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The Trump administration finalizes a coal-friendly emissions rule for power plants. Also on today's rundown: A new development in the debate over the 2020 Census citizenship question; and why "Juneteenth" is an encore celebration in Florida and other states.

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Nine Years After Citizens United, Calls for Transparency Grow

The Michigan Campaign Finance Network says 11 super PACs spent more than $20 million in the state from Jan. 2017 to Oct. 2018. (Cohdra/Morguefile)
The Michigan Campaign Finance Network says 11 super PACs spent more than $20 million in the state from Jan. 2017 to Oct. 2018. (Cohdra/Morguefile)
January 21, 2019

LANSING, Mich. — Today marks nine years since the U.S. Supreme Court changed campaign finance laws in the Citizens United case, and opponents are still fighting to stem the tide of political contributions from unknown sources.

The justices ruled in 2010 that corporations have many of the same legal rights as individuals, and the money they spend on politics is protected as free speech. This led to the creation of super-PACs that poured some $800 million into American elections between 2010 and 2016. Kaitlyn Sopoci-Belknap, national director with the Move to Amend coalition, said her group is seeking a constitutional amendment to reverse the decision.

"At the end of the day, it has to be in the Constitution that the corporations don't have the same rights as of people,” Sopoci-Belknap said. “They were never in there before; the court is who put that in there. And so, we have to clarify, and put them back in their place."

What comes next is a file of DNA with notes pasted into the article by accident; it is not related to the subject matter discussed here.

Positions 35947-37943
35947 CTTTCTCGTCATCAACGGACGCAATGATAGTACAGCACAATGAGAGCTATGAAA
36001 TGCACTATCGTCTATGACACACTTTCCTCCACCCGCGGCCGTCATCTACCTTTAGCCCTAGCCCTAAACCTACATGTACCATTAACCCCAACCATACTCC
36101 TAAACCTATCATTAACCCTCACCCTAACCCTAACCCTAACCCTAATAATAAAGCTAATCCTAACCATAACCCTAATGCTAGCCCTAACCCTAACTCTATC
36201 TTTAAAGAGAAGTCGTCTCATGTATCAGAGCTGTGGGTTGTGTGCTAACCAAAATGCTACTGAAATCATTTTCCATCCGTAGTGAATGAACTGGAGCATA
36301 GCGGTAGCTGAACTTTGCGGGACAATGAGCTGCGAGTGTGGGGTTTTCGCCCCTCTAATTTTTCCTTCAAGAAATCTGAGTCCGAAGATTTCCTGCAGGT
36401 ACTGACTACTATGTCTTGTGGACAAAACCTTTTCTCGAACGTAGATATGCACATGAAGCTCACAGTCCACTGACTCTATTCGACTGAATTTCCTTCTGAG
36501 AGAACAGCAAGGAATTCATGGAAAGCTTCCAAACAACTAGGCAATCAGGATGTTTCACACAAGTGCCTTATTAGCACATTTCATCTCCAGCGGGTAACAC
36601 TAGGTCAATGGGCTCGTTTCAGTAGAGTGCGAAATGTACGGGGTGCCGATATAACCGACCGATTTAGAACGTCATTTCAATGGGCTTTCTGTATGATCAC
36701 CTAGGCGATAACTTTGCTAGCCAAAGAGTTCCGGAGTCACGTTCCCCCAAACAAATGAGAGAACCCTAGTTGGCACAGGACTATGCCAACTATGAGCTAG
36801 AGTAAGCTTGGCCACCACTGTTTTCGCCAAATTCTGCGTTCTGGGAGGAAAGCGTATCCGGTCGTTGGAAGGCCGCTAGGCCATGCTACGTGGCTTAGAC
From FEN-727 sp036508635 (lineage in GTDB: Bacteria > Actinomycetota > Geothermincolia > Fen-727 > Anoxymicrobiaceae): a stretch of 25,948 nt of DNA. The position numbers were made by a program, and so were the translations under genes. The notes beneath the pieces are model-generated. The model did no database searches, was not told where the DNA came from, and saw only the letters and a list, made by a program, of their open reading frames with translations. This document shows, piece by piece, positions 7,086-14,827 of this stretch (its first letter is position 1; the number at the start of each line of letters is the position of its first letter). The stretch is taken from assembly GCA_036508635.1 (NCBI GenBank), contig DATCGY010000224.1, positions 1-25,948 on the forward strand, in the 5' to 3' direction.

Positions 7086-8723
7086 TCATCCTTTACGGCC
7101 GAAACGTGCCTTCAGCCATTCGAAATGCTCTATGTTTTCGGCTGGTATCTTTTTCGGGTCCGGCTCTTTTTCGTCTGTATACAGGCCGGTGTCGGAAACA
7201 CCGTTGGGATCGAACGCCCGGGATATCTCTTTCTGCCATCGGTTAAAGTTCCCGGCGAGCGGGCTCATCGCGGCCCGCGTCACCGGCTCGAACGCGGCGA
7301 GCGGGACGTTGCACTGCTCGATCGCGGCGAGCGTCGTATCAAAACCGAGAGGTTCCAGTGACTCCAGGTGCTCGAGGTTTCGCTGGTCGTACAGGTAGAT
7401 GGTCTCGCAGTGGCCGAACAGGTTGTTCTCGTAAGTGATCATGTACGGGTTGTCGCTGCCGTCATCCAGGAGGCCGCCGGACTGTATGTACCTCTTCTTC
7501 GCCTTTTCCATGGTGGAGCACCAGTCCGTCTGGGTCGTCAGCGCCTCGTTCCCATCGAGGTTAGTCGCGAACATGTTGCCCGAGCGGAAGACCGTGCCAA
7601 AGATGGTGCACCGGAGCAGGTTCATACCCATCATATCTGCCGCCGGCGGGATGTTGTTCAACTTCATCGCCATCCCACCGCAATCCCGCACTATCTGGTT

Michigan is not among the 19 states that have endorsed the We the People Amendment. And in 2017, former Gov. Rick Snyder signed SB 335 and SB 336 - bills intended to bring state law in line with the Citizens United decision and to allow candidates to solicit unlimited contributions to so-called independent expenditure committees.

In December, the Republican-controlled Legislature tried but failed to take campaign finance oversight away from the incoming Secretary of State Jocelyn Benson, a Democrat. In the U.S. Senate, Democrats introduced HR 1, which would increase disclosure requirements. But the legislation is unlikely to get a vote, since Republican leadership opposes it.

Sopoci-Belknap said she thinks both sides should come together to lessen the influence of money on politics.

"The leadership in both parties is not really taking cue from regular citizens, from the voters,” she said. “This is probably the one issue that has more consensus - from every direction of the political spectrum - than anything else."

According to the watchdog group ProPublica, independent PACs dumped $4.5 million dollars into the U.S. Senate race won by Democrat Debbie Stabenow, and more than $26 million into hotly contested state races. The Michigan Campaign Finance Network said the 2018 election was the most expensive in state history, with almost $300 million spent from all sources on state and federal races.

Suzanne Potter, Public News Service - MI